Not utilizing vertical space

Another kitchen design mistake that can easily be avoided is not maximizing on vertical space, especially in smaller kitchens. Vertical space can provide valuable storage for your client, and wasting that space will create a dysfunctional kitchen.

You can install overhead cabinets or open shelves to give your client a little more room for storage. Make sure the cabinets and shelves reach all the way to the ceiling instead of leaving unusable space at the top. You can even mix closed cabinets with open shelves to add visual interest in the kitchen.


Not planning for a pantry

If you have plenty of vacant overhead space, plan a tall pantry cupboard into your kitchen design. A popular fixture in kitchens of yesteryear, these storage solutions for dried and preserved foods are a great way to keep your long-term supplies organised. Don’t have room for a walk-in space? A pull-out pantry can work just as well.

Not knocking through

Before you start redesigning your compact galley kitchen, take a look at your property’s layout – perhaps your kitchen is flanked by a rarely used dining room or small living area. By knocking through, you could create a large, social open-plan space that would get much more use. As some walls may be structural, be sure to seek professional advice for your project.


Not setting up a temp

If you’re planning to stay in your home while your kitchen is being renovated, you’ll need somewhere to prepare meals in the meantime. You might get away with a fridge, kettle and microwave for a few weeks, but if the work is going to take months, it could be worth investing in a camping stove and asking your builder to temporarily plumb in the dishwasher and washing machine in another room.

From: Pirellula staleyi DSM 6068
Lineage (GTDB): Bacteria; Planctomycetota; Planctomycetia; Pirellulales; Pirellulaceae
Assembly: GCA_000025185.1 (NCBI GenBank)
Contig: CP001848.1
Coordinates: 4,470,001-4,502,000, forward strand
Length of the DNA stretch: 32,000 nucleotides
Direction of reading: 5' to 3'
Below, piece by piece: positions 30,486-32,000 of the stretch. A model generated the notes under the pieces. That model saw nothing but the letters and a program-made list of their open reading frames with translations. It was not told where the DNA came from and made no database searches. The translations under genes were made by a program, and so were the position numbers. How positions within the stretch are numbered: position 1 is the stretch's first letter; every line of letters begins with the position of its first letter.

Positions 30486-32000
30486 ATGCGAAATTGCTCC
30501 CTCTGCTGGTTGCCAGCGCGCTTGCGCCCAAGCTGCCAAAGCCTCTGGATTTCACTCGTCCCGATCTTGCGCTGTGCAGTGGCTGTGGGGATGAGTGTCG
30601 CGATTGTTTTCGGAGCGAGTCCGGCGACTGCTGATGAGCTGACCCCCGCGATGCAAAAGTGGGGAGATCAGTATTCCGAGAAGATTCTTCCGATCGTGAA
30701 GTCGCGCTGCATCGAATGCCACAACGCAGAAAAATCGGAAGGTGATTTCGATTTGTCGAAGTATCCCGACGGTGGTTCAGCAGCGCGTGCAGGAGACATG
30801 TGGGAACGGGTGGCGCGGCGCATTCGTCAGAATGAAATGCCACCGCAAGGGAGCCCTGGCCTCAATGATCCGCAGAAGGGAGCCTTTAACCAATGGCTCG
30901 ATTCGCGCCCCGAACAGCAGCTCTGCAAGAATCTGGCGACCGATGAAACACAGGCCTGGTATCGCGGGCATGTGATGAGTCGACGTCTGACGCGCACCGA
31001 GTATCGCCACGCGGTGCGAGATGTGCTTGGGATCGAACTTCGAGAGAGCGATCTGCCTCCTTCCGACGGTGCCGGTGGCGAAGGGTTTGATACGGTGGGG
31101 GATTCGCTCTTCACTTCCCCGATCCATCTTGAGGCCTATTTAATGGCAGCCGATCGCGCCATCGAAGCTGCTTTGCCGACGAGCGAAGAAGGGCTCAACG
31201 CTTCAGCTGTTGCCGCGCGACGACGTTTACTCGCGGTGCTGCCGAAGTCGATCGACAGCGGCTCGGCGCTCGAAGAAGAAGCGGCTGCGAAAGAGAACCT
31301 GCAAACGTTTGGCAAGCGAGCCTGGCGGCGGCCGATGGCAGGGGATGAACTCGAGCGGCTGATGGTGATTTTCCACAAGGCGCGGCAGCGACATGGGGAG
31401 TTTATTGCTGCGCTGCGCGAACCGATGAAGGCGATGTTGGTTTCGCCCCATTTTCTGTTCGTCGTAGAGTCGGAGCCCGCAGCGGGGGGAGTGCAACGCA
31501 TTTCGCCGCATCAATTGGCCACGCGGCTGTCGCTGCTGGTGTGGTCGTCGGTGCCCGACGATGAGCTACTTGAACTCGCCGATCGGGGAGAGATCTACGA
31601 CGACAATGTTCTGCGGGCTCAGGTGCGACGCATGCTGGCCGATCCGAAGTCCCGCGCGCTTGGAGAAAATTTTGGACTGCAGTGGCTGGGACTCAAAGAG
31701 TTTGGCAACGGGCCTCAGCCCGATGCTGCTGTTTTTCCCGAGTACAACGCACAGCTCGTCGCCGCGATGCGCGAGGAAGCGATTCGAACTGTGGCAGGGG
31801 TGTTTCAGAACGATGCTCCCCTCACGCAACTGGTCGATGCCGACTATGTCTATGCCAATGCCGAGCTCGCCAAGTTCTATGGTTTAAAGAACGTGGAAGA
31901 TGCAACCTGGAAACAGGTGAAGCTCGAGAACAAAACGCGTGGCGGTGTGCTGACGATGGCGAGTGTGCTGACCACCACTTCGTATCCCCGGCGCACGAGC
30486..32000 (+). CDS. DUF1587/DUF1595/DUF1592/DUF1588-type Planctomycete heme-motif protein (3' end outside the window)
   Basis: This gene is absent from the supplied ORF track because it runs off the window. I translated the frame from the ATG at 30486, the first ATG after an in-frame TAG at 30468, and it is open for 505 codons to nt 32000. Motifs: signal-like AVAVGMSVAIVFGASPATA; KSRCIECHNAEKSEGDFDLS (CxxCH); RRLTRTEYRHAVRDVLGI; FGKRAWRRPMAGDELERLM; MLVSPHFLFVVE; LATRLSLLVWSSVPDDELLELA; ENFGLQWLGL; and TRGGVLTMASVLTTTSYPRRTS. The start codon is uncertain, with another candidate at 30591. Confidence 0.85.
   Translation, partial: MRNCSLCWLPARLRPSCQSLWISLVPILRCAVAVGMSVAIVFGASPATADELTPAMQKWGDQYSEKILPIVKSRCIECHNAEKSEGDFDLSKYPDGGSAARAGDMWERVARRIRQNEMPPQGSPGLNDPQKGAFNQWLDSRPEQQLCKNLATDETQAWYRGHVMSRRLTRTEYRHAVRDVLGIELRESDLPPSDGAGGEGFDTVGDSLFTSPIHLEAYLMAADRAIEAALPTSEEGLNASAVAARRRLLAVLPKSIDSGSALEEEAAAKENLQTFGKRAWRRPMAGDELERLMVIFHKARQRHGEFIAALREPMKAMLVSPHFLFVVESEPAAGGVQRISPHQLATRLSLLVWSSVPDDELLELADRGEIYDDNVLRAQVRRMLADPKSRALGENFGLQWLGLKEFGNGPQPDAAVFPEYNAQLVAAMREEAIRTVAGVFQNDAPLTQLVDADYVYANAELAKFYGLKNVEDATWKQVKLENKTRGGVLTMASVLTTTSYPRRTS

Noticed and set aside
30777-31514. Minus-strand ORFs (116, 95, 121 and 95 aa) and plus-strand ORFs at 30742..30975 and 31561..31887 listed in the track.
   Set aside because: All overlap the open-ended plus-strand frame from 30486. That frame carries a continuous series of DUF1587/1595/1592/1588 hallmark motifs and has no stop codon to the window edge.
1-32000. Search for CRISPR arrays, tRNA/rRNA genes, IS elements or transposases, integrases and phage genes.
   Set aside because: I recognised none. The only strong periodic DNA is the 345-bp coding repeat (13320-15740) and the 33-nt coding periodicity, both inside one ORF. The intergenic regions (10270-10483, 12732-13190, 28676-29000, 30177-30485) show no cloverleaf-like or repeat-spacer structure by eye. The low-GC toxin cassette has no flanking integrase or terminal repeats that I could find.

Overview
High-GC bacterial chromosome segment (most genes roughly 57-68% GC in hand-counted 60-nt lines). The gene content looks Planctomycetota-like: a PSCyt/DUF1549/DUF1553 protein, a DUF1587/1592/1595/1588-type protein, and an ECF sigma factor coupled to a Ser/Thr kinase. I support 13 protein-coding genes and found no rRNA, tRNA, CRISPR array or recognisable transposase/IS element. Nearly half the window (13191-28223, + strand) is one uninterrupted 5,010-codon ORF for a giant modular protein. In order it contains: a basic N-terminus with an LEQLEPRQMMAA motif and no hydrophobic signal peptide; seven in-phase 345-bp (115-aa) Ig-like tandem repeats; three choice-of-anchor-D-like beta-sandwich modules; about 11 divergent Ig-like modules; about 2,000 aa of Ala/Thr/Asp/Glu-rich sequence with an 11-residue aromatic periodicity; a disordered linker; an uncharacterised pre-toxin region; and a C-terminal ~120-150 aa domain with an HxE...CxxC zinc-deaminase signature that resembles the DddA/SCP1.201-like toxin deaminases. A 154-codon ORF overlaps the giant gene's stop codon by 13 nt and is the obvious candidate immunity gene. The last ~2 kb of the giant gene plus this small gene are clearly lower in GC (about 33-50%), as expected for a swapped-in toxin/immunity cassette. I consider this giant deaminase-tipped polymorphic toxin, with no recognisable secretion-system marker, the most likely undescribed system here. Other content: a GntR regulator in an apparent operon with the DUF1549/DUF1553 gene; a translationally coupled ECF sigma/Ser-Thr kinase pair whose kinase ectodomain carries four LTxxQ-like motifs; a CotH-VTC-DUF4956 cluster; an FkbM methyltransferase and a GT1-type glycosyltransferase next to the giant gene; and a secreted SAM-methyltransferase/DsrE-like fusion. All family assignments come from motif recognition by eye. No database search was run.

Picking poor quality paint

Using bold colour combinations in the kitchen can create a real impact. However, before you pick up the paintbrush, it’s important to make sure that the product you choose is resilient to the daily wear and tear that culinary spaces endure. Look for specialist paints that are resistant to grease and will withstand regular washing and wiping,


Not making room for rubbish

Don’t forget to plan a place for your waste disposal. A built-in bin that recesses inside your cabinetry is a great way to keep unpleasant smells at bay, whilst taking up less floor space than a pedal bin. Opting for a segmented model will make your life much easier when it comes to separating out general waste from recycling too.

Trying to fit too much in

When you’re planning your dream kitchen, it can be tempting to try to squeeze in every last luxury. But before you splash out on a statement island unit or an American-style fridge-freezer, plan your traffic flow to make sure you’ll definitely be left with enough room to manoeuvre. For example, when placing units and appliances opposite one another, allow four feet of space in between to permit doors to open and people to pass.